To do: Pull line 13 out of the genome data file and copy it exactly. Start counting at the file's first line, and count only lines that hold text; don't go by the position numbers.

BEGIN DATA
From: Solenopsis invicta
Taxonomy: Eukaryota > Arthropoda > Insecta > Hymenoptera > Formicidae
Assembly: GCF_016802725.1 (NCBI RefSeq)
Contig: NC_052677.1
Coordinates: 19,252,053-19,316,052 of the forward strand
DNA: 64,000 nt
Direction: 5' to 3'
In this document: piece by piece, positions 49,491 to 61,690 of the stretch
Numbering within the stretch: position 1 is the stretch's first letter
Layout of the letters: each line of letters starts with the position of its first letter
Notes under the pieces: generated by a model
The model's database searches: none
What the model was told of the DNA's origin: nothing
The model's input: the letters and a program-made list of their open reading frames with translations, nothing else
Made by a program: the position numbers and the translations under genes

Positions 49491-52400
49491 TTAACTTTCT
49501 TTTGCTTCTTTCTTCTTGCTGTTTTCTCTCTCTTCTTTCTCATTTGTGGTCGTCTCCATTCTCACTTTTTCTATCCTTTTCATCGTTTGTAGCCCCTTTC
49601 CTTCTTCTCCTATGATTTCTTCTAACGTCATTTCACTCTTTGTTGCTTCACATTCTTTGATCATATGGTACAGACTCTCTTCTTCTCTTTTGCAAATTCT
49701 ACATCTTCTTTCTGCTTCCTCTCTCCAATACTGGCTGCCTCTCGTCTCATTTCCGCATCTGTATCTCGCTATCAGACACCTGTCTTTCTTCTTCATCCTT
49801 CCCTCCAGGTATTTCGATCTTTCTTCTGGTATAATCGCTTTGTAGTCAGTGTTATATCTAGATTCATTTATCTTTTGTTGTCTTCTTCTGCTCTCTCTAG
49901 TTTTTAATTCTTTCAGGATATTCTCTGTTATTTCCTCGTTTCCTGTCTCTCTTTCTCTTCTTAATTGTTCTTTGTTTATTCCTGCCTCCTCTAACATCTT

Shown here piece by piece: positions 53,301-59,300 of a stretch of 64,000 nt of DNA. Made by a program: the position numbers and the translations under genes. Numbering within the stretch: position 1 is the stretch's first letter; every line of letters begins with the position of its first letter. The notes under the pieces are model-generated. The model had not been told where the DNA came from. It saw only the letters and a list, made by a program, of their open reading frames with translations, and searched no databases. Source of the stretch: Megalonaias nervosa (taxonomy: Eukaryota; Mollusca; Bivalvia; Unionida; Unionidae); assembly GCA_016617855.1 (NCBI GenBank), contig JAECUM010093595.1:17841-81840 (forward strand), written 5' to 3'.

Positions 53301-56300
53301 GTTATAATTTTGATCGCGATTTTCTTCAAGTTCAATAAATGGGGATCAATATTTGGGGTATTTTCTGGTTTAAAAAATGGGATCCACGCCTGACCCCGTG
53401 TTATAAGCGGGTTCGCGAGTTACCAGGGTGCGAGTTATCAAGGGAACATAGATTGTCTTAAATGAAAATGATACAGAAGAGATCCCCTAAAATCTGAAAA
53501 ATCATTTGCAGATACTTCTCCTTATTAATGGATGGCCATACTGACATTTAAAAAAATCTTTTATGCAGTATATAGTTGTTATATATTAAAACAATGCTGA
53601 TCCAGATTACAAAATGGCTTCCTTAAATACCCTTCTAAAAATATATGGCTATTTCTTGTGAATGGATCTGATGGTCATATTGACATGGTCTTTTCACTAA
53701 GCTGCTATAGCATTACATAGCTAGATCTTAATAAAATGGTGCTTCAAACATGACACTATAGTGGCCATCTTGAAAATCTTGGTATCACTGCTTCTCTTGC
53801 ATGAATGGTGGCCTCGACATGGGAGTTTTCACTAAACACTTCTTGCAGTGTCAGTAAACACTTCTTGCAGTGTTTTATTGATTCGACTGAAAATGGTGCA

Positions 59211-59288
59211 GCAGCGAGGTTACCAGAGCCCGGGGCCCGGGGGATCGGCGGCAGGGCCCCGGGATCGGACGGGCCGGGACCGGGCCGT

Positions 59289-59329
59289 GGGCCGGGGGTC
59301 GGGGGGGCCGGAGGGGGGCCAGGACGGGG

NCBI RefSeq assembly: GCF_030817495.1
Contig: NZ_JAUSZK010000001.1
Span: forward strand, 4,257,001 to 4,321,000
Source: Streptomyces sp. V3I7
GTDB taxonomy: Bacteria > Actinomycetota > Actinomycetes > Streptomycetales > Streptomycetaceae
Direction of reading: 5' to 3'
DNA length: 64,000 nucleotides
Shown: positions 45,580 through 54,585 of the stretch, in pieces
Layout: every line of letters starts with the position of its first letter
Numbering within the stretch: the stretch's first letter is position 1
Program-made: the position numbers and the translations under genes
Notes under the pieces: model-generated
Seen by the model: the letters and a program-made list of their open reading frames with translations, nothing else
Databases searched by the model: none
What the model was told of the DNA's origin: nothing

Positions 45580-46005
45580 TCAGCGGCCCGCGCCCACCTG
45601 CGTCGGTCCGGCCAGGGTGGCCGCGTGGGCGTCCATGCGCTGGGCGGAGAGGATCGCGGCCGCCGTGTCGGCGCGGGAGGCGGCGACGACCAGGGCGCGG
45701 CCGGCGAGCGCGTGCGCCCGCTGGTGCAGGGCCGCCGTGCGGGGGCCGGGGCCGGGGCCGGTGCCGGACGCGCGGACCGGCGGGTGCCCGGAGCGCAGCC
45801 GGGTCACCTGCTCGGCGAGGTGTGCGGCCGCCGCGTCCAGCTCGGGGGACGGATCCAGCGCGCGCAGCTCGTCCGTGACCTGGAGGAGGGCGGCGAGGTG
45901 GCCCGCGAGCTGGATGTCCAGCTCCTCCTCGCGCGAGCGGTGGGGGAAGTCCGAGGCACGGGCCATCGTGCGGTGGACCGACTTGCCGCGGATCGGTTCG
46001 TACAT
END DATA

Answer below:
What the model was told of the DNA's origin: nothing